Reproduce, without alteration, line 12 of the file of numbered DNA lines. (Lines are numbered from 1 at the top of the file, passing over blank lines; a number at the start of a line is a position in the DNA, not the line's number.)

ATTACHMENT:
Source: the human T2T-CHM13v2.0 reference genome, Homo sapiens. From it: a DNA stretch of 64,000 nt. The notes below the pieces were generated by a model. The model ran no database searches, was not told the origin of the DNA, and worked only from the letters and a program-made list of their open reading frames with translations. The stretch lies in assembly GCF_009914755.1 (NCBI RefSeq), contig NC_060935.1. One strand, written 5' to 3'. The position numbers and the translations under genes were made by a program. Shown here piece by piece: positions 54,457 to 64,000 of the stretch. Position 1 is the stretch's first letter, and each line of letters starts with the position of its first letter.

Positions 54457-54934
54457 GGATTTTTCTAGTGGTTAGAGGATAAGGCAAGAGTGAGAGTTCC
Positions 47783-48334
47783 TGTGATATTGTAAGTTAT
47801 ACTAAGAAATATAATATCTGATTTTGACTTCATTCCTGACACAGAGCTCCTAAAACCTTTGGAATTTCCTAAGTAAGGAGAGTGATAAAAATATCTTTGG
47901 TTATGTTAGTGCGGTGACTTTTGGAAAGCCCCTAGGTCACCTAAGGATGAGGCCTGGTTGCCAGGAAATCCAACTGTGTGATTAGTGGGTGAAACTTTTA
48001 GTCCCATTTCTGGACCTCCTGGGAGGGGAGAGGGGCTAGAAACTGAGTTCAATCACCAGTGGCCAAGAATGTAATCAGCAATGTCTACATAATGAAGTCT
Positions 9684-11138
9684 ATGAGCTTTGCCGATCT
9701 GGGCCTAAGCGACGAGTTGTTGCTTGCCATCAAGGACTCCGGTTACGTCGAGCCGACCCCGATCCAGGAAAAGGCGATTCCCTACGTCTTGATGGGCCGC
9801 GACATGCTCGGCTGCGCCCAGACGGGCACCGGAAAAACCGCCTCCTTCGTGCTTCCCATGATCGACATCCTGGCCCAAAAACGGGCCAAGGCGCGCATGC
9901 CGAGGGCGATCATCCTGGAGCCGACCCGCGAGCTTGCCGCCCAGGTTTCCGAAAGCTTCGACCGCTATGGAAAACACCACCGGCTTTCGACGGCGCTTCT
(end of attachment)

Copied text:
9801 GACATGCTCGGCTGCGCCCAGACGGGCACCGGAAAAACCGCCTCCTTCGTGCTTCCCATGATCGACATCCTGGCCCAAAAACGGGCCAAGGCGCGCATGC